While the USA should not extend privileges to any country that performs adversely to any trade agreement, the Ethiopian issue needs to be put in context. Over the years, it has been U.S Government practice to suggest that retailers and sourcing executives work in emerging foreign countries. The idea is that providing entry level jobs and training will create stability for the population, and it is a system that has worked well as the federal government provides a duty-free environment in return. The problem of late is that the U.S. government is not standing behind their “ask” and not helping to protect the investments that companies have make on their behalf. In this case, it would be more reasonable if they offered a time extension to manufacturers (so they can evaluate their options with regard to losing AGOA), or if they offered exemptions to industries like apparel and footwear that provide significant local employment.

This described loss of “protection” for the investments is fracturing a private-public partnership that has existed for years. Using a trade agreement (like AGOA) as a political negotiating tool, doesn’t jibe with the Ethiopian sewing machine operator who is one year into their first-ever job. The workers shouldn’t be blamed for human rights abuses in their country - when it is someone else who is abusing the power.

Multiple Industrial parks were built in Ethiopia, and thousands of Ethiopians have been employed. For the apparel sector, exports are generally consigned to the United States under the AGOA umbrella. As Team Biden starts to peel back these AGOA benefits, it punishes the investors, the employees, and adds significant turmoil to a country already in turmoil. It would be a one-off if this was only happening in Ethiopia, but lonely eyes also turn to Guinea, to Mali, to Myanmar, to Cambodia, and to Nicaragua - where similar threats against U.S. trade benefits exist.

All of this turmoil brings trade wonks to ask if the U.S. Government is working for or against investors by pulling trade benefits when the going gets tough. It appears that Uncle Sam may not have their back, and with four years left the current AGOA term, it also seems like the Trumpian ideology of individual “bi-lateral” country trade agreements will prevail, even as the AGOA folks are talking about bilateral versus unilateral - to keep the agreement from going away.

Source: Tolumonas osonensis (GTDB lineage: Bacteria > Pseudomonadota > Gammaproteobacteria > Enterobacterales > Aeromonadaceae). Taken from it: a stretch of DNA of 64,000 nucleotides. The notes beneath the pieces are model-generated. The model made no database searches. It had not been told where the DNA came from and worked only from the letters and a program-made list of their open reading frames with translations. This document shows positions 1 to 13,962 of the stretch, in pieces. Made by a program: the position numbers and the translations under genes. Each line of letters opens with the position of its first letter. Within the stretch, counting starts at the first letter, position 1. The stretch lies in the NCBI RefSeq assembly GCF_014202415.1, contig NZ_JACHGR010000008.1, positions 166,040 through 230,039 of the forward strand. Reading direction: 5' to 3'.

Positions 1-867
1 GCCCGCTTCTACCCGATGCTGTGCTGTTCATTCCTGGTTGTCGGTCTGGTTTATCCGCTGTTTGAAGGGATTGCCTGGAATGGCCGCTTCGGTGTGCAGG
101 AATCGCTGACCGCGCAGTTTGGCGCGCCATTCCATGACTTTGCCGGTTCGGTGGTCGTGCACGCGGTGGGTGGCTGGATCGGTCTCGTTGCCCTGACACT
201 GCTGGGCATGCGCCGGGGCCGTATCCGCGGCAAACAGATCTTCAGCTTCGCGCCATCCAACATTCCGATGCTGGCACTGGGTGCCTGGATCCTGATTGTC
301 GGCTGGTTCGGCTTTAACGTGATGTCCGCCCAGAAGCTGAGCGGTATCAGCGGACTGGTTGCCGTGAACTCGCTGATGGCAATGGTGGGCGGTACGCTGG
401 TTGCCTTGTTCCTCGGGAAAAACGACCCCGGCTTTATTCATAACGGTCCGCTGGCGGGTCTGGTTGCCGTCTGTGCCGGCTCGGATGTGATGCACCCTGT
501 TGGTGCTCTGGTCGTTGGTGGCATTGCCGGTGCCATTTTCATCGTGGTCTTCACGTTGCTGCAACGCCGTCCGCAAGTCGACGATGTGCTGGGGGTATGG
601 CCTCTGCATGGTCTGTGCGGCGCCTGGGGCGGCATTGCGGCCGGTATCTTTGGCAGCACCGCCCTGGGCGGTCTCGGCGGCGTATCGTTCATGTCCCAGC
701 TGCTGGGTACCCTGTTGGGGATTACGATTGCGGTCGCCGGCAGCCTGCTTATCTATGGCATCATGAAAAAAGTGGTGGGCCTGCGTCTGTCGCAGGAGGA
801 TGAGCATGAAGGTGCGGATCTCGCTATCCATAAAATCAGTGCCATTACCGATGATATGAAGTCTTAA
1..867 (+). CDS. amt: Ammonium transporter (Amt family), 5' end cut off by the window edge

Truth be told, AGOA is noble trade policy that has failed to grow and the numbers tell the real story. AGOA was established in 2000 and in their first year did $23.5 billion in exports to the USA. Now, fast forward twenty-one years into the program and the number is roughly about the same. The problem with understanding AGOA is that African exports are generally based on oil and gas, and the only encouraging part of late is that assembly industries in Ethiopia have been gaining significant ground, and they employ a lot of people. President Biden did express interest in re-invigorating former President Trump’s 2018 “Prosper Africa” initiative and that is a bi-lateral idea - including energy, health, agribusiness, and transportation.

Currently, 39 countries are involved in AGOA (before the newly proposed suspension of Ethiopia, Guinea, and Mali). The reason given for the Ethiopian suspension in their annual country reviews were for “gross violations of internationally recognized human rights.” For Guinea and Mali, it followed Military coups in both countries.

To put all this is some kind on perspective, it should be recalled that in 2019 Ethiopian Prime Minister Abiy won the Nobel Peace Prize for establishing peace with Ethiopia’s northern neighbor Eritrea. Now, the Eritreans and the Ethiopian government forces have been closing in on the Tigrayan population, while the Tigray Peoples Liberation Army has started to gain ground in the conflict and they are headed towards the capital city of Addis Ababa. It seems odd to broker a peace agreement with another country, and then use that country to align against a territory within your own country. Mr. Abiy declared a six-month state of emergency in Ethiopia and asked all citizens to defend the homeland. The Nobel prize winner also said: “We will bury this enemy with our blood and bones and make the glory of Ethiopia high again.”

President Biden, to his credit, is following his “diplomacy first” policy in Ethiopia, but the situation on the ground gets worse by the hour. There is hope is for a peaceful solution, but taking away the AGOA trade benefits doesn’t carry the day. It also harms the bigger picture and the real meaning of America’s AGOA investment in Africa.